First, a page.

Of course we started with a very small number of subscribers, but it began to grow at a very fast pace, relatively speaking, and we never really ran at a deficit because we only ever printed approximately as many copies as we were able to sell. Once an issue had been printed the copies were sent to my house in large parcels. Then my wife and I put the wrappers around them. I addressed them and then each of us took a washing basket and carried the whole lot to the post office. We found that this worked quite well. I wrote and held lectures while my wife organized the whole Anthroposophical Society, 11See Aus dem Leben van Marie Steiner-von Sievers, pp.40ff. but without a secretary. So we did that all on our own and never attempted more than could be managed on a practical level. We did not even, for example, take larger washing baskets than we could just manage. When the number of subscribers grew we simply made an extra journey.
When we had been engaged in this interesting activity for some time, Luzifer-Gnosis ceased publication — not because it had to, for it had many more subscribers than it needed, but because I no longer had the time to write. The demands of my lecturing activity and of the spiritual administration of the society in general began to take up a lot of time.
To cease publication was a natural consequence of never attempting more than could be managed on a practical level, one step at a time. This belongs to the conditions which govern the existence of a spiritual society. To build far-reaching ideals on phrases, setting up programmes, is the worst thing which can happen to a spiritual society. The work in this first period was such that between 1907 and 1909 the foundations of a science of the spirit appropriate to the modern age were put in place.
Then we come to the second phase, which essentially concluded our attempt to come to grips with natural science. The theologians had not yet made their presence felt. They were still seated so firmly in the saddle everywhere that they were simply not bothered.
When the issue of the natural sciences had been dealt with, we were able to approach our other task. This was the debate over the Gospels, over Genesis, the Christian tradition as a whole, Christianity as such.
The thread had already been laid out in Christianity As Mystical Fact, which appeared in 1902. But the elaboration, as it were, of an anthroposophical understanding of Christianity was essentially the task of the second stage up to approximately 1914. As a consequence I gave lecture cycles on the various parts of the Christian tradition in Hamburg, Kassel, Berlin, Basle, Berne, Munich and Stuttgart.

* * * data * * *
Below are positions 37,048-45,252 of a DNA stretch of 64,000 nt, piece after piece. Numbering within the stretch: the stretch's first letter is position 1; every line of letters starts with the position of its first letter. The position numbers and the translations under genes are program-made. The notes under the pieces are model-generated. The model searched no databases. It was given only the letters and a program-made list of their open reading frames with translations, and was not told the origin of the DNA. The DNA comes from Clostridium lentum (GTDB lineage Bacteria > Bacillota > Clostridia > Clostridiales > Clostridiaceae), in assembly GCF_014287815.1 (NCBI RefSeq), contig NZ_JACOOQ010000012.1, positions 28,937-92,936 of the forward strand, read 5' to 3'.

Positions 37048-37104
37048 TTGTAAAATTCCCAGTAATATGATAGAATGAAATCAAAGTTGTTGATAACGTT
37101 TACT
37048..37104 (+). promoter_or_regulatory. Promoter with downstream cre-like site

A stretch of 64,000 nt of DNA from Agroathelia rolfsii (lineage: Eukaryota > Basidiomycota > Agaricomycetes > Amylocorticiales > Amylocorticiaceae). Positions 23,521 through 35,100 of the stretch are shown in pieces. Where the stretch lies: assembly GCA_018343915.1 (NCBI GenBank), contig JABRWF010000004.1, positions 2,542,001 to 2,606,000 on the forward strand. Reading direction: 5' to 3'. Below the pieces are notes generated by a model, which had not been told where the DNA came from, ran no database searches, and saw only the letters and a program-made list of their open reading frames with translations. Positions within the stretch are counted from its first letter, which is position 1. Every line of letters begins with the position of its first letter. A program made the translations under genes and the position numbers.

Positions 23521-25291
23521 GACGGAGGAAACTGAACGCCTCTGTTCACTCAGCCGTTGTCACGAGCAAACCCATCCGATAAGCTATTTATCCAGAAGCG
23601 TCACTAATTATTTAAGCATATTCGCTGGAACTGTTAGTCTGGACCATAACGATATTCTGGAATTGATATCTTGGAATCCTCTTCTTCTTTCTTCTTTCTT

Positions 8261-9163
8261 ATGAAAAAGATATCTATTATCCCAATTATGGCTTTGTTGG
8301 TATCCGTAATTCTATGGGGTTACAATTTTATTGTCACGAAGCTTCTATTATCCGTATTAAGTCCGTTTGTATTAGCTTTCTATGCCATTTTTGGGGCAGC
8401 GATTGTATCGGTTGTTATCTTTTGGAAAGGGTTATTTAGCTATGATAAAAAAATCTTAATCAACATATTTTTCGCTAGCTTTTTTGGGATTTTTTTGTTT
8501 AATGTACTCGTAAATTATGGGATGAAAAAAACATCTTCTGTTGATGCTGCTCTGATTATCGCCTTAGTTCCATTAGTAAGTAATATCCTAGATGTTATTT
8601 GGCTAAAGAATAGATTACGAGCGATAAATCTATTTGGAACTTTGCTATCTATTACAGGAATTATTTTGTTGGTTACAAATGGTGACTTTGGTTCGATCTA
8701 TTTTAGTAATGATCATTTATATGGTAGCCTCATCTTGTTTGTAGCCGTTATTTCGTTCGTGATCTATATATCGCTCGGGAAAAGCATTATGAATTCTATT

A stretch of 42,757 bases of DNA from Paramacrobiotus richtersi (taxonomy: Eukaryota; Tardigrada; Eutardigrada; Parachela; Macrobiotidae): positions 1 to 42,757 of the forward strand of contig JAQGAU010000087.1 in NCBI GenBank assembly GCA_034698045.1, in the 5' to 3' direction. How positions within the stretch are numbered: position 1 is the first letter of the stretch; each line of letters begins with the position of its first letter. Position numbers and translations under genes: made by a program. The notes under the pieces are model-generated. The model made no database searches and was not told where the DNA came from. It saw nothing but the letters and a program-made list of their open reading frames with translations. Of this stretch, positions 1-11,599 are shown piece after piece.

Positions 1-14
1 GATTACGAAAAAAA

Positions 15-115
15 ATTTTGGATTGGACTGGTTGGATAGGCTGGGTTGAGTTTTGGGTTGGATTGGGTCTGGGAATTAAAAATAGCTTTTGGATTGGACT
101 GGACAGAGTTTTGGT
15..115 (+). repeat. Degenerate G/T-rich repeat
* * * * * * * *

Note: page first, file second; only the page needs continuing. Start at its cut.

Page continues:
That was also when, for instance, The Spiritual Guidance of the Individual and Humanity 12Rudolf Steiner. The Spiritual Guidance of the Individual and Humanity (1911). Translated by H. B. Monges. Anthroposophic Press, Hudson, New York, 1992. was drawn up. It was, then, essentially the time in which the Christian side of anthroposophy was worked out, following on from the historical tradition of Christianity.
This period also included what I might call the first expansion of anthroposophy into the artistic field, with performances of the mystery dramas in Munich. 13Rudolf Steiner, The Four Mystery Plays. Translated by A. Bittleston. Rudolf Steiner Press, London, 1982. That, too, took place against the background of never wanting to achieve more than circumstances allowed.
Also during this time those events occurred which led to the exclusion of anthroposophy from the Theosophical Society, a fact which was actually of no great significance to the former, given that it had followed its own path from the beginning. Those who wanted to come along were free to do so. From the outset anthroposophy did not concern itself with the spiritual content which came from the Theososphical Society. But practical co-existence became increasingly difficult as well.
At the beginning there was a definite hope that circumstances, some of which at least I have described, would allow the real theosophical movement which had come together in the Theosophical Society to become truly anthroposophical. The circumstances which made such a hope appear justified included the serious disappointment about the particular methods of investigation pursued by the Theosophical Society, specifically among those people who possessed a higher level of discrimination. And I have to say that when I arrived in London on both the first and second times, I experienced how its leaders were basically people who adopted a very sceptical attitude towards one another, who felt themselves to be on very insecure ground which, however, they did not want to leave because they did not know where to look for security.